All about code reviews from the author to the reviewer
Code reviews are one of the activities you will spend the most time doing in your software engineering career.
Unfortunately, it is not something software engineers learn in schools or are specifically mentored about.
Below is a detailed guide on how to conduct a code review from both the perspective of the author and the reviewer.
Keep your pull request small. This is the most important advice in this post. Large pull requests with a lot of changes are hard to review and are always punted for later. Once deployed, they are harder to debug, monitor and rollback. Similar to the one class one responsibility concept, aim to have your pull request also do just one change at a time.
Have a structured outline. Start with a clear and concise title. This is what shows up in the git log. In the description, it is important to cover the below sections: What?, Why? + Context + Ticket, How is it tested? and Reviewers.
Help the reviewer help you. Add screenshots if it is a UI or front end change, curl requests/responses if it is a backend change, and add line comments on code diffs when more context is needed. Show the reviewers that the changes have been well tested. This will give them more confidence to stamp and approve the PR
Avoid having the PR grow in size. A lot of time reviewers would take the opportunity to ask you for a refactoring while you are touching a certain area of the code. This is a legit comment. However, doing the refactoring in the same PR will make it bigger and doing more than one change at a time. This is to be avoided at all cost. One thing you can do instead is promise to do a fast follow in a new PR to address the refactoring comment and make sure to really do it later to build credibility in your organization.
Be open for feedback. It is possible for the most experienced software engineers to go in a blind spot or end up with a non optimal implementation. Having an open mindset and understanding the feedback provided in the code review will go a long way in improving the quality of the pull requests. Treat code reviews as gift rather than a burden.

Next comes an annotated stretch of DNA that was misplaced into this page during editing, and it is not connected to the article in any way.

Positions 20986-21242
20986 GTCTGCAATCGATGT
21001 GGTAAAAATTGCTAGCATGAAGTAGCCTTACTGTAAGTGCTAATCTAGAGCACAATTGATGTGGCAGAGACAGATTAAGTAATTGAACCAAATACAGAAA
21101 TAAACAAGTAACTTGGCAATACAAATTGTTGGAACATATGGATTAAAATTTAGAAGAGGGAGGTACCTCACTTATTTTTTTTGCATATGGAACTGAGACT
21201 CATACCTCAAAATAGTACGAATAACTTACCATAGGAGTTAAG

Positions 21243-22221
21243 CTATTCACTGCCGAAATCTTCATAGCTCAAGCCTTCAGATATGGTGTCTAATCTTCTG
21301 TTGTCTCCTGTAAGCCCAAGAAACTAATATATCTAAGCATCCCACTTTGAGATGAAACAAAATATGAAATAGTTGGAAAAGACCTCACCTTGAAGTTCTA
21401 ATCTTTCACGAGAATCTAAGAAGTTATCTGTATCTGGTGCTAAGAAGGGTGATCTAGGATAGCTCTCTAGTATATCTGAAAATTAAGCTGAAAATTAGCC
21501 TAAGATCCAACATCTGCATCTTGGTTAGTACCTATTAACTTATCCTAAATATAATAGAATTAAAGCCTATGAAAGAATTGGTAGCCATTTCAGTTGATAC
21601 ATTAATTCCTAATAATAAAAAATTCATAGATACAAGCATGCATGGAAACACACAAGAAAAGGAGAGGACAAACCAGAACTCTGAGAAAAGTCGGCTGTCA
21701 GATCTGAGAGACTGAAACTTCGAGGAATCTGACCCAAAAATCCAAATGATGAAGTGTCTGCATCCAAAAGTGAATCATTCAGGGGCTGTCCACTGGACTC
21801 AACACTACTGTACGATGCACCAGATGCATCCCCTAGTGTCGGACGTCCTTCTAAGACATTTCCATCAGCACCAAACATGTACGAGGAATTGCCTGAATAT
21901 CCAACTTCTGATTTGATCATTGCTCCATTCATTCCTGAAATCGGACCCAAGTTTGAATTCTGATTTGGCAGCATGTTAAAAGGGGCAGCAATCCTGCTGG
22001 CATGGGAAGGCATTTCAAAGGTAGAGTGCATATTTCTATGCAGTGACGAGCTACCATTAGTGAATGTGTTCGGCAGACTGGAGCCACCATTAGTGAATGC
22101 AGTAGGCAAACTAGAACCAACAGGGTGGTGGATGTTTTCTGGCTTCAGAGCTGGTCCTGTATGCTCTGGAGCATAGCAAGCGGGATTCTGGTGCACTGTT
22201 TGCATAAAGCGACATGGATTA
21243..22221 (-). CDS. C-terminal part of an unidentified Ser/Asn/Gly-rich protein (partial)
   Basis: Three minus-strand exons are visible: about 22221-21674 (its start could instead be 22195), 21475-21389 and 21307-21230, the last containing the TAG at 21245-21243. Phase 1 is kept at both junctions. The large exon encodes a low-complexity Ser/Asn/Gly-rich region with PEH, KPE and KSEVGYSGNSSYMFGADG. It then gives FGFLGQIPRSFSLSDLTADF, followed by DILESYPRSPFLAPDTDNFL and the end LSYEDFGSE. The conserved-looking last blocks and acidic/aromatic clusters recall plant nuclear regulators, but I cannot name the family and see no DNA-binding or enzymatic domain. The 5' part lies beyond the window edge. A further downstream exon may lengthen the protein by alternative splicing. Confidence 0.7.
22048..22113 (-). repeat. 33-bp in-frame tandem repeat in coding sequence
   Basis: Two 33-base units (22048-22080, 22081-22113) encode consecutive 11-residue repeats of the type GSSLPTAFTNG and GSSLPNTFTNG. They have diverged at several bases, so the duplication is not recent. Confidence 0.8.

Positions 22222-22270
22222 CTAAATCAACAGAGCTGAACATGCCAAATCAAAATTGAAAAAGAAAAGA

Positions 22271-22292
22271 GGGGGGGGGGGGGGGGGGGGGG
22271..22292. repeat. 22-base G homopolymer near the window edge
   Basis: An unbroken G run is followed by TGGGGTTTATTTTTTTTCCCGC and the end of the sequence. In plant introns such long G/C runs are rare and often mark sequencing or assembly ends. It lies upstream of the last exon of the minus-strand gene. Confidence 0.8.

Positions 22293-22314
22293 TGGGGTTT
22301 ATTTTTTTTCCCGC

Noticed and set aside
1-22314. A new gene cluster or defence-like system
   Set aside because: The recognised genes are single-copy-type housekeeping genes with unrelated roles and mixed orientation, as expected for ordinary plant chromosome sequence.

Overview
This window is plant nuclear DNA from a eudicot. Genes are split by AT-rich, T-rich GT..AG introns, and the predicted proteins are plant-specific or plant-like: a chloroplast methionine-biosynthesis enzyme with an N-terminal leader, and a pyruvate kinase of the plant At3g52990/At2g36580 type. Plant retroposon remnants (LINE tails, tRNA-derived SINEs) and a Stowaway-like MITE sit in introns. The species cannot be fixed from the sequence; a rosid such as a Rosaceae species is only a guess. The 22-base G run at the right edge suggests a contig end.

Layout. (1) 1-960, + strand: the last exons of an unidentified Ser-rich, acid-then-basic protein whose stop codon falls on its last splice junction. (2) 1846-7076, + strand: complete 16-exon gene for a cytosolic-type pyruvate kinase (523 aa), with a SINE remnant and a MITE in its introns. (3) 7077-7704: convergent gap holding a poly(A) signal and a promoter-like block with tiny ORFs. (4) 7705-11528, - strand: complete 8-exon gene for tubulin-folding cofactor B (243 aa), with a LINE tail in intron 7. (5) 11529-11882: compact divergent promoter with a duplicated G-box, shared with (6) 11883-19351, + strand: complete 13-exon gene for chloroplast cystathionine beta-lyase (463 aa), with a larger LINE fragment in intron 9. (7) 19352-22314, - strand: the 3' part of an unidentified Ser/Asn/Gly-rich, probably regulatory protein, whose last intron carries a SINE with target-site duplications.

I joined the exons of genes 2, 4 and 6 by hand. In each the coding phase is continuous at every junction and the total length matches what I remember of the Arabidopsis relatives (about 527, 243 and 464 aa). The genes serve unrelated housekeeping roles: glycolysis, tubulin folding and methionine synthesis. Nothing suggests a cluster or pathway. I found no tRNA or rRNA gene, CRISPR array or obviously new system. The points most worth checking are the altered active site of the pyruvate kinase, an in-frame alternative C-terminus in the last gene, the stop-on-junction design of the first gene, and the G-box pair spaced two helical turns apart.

Do not auto approve pull requests. If you do not have enough bandwidth to deep dive on the pull requests and spend time understanding it and reviewing, do not be a reviewer. Auto approving with a LGTM (Looks good to me) without a proper review is worse than not reviewing at all. On the opposite side on this, do not be too slow to code reviews, answer comments, etc… The code author is most probably blocked and waiting for your stamp.
Do not start reviewing unpolished pull requests. If you are going to spend time reviewing the PR, it should be ready and in a reviewable state. Make sure the PR is ready, small in size, tested and is passing the build before you start investing time in reviewing it.
Be respectful and friendly. Put your comments in forms of suggestions and questions. Instead of saying move this logic to a new class say looks like this class is doing a lot. Should this logic be in a new class? This keeps the review friendly and constructive.
Pay special attention to non reversible decisions. All code changes are important but pay special attention for things that cannot be reverted such as new endpoints, new dependencies, public methods, etc…
Stamp with comments when needed. If you do not have a strong opinion on a certain comment or is a minor comment (usually preambled with nit), write it and then approve/stamp the PR. This will leave it up to the author discretion to either address the comment or not.
So what should you look for as a reviewer?
Make sure the PR is readable. We can spend a whole chapter describing what is a readable code but the best definition I can come up with is a code that is glanceable and easily tells us what it does
Make sure the PR is small in size.
Make sure the PR is properly tested.
Make sure the PR is doing what is supposed to do.
Make sure encapsulations and abstractions are well designed. Are we exposing a property/method that we should not? Is a class or method doing a lot? On the opposite, is an abstraction/encapsulation unnecessary? Is the implementation overly complicated or engineered?
Code reviews are important for every software engineering and engineering organization. I hope you liked this guide. If you did, subscribe to this newsletter. I will be publishing similar posts on software engineering and tech startups.
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